Nearly 100 people turned out Wednesday to take a look at the two Hannibal riverfront options up for consideration.

One of the options would retain the marina, which was a point of debate during last year’s riverfront task force meetings at City Hall. The other plan would sacrifice the marina in favor of additional park space.

“I was very impressed. The two plans look very complete,” said Cheri Benedict. “I’m very excited about the future use (of the riverfront) by the cruise lines and the potential to bring even more people into downtown Hannibal.”

“I think they look nice,” said Caleb Lionberger, the teen-age son of City Councilman Kevin Lionberger, of the plans. “I think it will make the downtown look better.”

“We were very impressed,” said Cathy Smith, who attended the unveiling with her husband, Jim. “Both proposals were good. It will be interesting to see which one they decide on.”

“It will definitely be an improvement,” added Jim Smith. “Something needed to be done to upgrade the area.”

Not unexpectedly, opinions were divided over Concept A, that would see the marina filled in, and Concept B, that would retain the small craft docking area.

“I did prefer concept A,” said Benedict. “I did like the additional park space rather than the marina. Perhaps if I had a boat docked down there I would have a different feeling, but I do not. I feel additional park space would be utilized by more individuals than what’s occurring right now.”

Holding a different view was Lionberger.

“I liked Plan B because it has the option of having boat slips,” he said. “I think if you have boat slips a lot of people will want to put their boats in down there. I think we’re one of them. We tend to go fishing every summer and it’s great just to be able to go down there and go fishing right away.”

The Smiths question the costs associated with keeping the marina deep enough to service boats.

“I hate to see it (marina) go, but it’s not really supported that much,” said Jim Smith. “It’s extremely expensive to maintain.”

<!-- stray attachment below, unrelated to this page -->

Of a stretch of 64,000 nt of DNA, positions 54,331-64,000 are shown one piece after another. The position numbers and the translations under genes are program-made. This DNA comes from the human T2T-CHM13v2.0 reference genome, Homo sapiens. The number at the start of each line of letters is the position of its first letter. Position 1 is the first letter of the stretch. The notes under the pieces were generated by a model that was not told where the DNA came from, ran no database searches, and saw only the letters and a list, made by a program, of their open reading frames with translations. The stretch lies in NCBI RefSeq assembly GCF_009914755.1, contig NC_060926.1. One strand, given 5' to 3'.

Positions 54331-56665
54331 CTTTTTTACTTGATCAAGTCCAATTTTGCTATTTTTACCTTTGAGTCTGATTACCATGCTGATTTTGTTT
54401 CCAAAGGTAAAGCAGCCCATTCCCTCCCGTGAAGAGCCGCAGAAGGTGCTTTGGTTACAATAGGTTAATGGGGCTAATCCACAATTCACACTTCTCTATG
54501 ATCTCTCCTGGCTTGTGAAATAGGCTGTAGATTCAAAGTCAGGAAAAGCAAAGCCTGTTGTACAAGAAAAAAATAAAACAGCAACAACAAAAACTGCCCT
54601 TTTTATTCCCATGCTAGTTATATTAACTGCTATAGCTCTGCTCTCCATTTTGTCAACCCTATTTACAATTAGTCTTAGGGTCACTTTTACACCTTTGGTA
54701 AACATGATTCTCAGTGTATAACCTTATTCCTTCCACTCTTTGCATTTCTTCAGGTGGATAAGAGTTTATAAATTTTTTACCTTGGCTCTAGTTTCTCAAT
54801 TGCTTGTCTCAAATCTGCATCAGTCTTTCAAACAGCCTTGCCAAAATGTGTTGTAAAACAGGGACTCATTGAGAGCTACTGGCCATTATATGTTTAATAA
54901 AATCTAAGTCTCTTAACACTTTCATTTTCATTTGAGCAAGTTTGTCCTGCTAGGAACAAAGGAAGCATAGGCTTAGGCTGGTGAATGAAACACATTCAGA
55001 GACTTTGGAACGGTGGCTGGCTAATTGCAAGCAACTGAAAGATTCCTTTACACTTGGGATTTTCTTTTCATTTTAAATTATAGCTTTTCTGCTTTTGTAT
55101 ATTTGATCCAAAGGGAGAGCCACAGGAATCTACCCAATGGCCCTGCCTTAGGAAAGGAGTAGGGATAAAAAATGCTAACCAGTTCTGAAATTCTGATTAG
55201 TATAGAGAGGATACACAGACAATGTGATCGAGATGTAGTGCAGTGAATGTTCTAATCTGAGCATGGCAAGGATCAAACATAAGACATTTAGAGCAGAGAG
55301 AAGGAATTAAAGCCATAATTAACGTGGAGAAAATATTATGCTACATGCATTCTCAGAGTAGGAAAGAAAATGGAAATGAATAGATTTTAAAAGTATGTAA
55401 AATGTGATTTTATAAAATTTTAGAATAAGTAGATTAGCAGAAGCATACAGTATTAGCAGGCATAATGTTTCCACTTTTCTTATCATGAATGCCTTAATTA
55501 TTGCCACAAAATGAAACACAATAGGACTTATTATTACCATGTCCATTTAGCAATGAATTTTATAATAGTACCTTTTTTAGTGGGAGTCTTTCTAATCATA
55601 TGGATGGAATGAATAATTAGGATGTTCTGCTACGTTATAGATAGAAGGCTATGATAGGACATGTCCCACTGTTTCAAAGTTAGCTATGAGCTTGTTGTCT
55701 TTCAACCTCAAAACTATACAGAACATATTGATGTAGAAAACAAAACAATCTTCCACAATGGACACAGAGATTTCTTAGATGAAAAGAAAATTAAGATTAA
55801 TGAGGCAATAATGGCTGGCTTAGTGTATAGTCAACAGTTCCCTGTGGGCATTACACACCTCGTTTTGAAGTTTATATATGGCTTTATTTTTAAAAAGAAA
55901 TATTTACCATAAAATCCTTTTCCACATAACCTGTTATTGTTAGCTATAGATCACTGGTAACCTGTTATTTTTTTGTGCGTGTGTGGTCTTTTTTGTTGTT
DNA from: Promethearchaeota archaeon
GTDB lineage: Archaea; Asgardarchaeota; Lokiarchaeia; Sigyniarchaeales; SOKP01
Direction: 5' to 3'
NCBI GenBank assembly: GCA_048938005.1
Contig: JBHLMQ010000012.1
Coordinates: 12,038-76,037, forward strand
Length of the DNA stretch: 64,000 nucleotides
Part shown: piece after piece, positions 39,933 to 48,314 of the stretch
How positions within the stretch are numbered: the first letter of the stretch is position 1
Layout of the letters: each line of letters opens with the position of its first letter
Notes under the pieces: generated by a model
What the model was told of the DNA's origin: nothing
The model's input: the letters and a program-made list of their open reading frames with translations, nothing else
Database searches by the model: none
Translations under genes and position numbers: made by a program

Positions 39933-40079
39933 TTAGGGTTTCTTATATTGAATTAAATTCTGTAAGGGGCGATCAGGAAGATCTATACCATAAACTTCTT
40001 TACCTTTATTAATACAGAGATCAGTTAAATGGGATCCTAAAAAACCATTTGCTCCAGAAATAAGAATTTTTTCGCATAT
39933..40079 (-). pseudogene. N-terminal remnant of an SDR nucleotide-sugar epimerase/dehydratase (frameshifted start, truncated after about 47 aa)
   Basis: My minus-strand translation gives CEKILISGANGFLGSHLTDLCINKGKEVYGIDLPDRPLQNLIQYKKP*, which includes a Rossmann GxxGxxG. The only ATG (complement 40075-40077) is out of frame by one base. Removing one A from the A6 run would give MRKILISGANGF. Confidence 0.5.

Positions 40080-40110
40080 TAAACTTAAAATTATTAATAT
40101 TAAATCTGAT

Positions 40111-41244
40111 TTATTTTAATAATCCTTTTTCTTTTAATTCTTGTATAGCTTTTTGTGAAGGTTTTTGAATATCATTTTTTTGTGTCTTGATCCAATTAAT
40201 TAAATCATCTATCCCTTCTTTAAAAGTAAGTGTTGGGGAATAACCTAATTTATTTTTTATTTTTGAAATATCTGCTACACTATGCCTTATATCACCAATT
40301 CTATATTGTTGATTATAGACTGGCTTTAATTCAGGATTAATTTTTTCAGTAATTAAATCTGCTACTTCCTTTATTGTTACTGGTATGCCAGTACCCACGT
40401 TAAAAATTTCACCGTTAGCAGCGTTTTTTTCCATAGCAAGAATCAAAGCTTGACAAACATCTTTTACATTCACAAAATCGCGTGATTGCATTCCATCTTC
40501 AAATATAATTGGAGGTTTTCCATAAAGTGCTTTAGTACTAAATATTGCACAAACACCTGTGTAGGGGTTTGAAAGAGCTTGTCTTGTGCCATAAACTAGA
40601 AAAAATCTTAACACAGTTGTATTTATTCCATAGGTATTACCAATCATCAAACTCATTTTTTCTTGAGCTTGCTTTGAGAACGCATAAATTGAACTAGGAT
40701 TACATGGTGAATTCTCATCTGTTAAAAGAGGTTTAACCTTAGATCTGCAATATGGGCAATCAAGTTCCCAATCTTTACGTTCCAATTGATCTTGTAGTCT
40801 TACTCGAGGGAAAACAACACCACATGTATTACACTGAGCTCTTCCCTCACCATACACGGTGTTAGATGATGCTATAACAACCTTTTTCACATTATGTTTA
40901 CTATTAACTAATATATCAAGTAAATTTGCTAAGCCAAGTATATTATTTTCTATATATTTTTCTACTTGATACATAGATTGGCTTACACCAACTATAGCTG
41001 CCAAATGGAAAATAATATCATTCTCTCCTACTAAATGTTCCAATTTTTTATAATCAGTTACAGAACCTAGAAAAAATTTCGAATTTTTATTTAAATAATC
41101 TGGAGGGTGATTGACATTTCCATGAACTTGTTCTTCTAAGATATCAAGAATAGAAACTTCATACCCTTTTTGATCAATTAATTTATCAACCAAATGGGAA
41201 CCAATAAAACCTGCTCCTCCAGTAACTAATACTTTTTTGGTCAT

“Dredging it every few years and maintaining the docks, those are additional expenses,” added Cathy Smith.

Speaking of costs, both options will require a significant investment. The estimated cost of Option A is nearly $5.5 million. Option B carries a price tag of $6.3 million.

While grants will be pursued to help cover the chosen option, it is believed the undertaking is fundable without grant dollars.

The next step in the selection process will be to digest the public input provided Wednesday, and which is expected over the next week or so after the plans are placed on display at City Hall.

“The basket is full of comments. We’ll review those over the next few days and see what people have been saying,” said Andy Dorian, director of the Parks & Recreation Department.

City Manager Jeff LaGarce was upbeat about the public reaction he heard.

“Most of the people I talked to actually like the plans, either plan. They think they are both nicely done plans. I didn’t have anyone say this doesn’t look good, let’s start over, so that’s encouraging,” he said.

After all the public input has been reviewed, the next steps will be taken, according to Dorian.

“We’ll look at what the public comment is over the next couple of weeks and see if there needs to be a wholesale change or minor changes,” he said. “Ultimately the goal would be to bring a plan to the Park Board for approval and then after that, take what they approve to Council for approval.”

Reach reporter Danny Henley at danny.henley@courierpost.com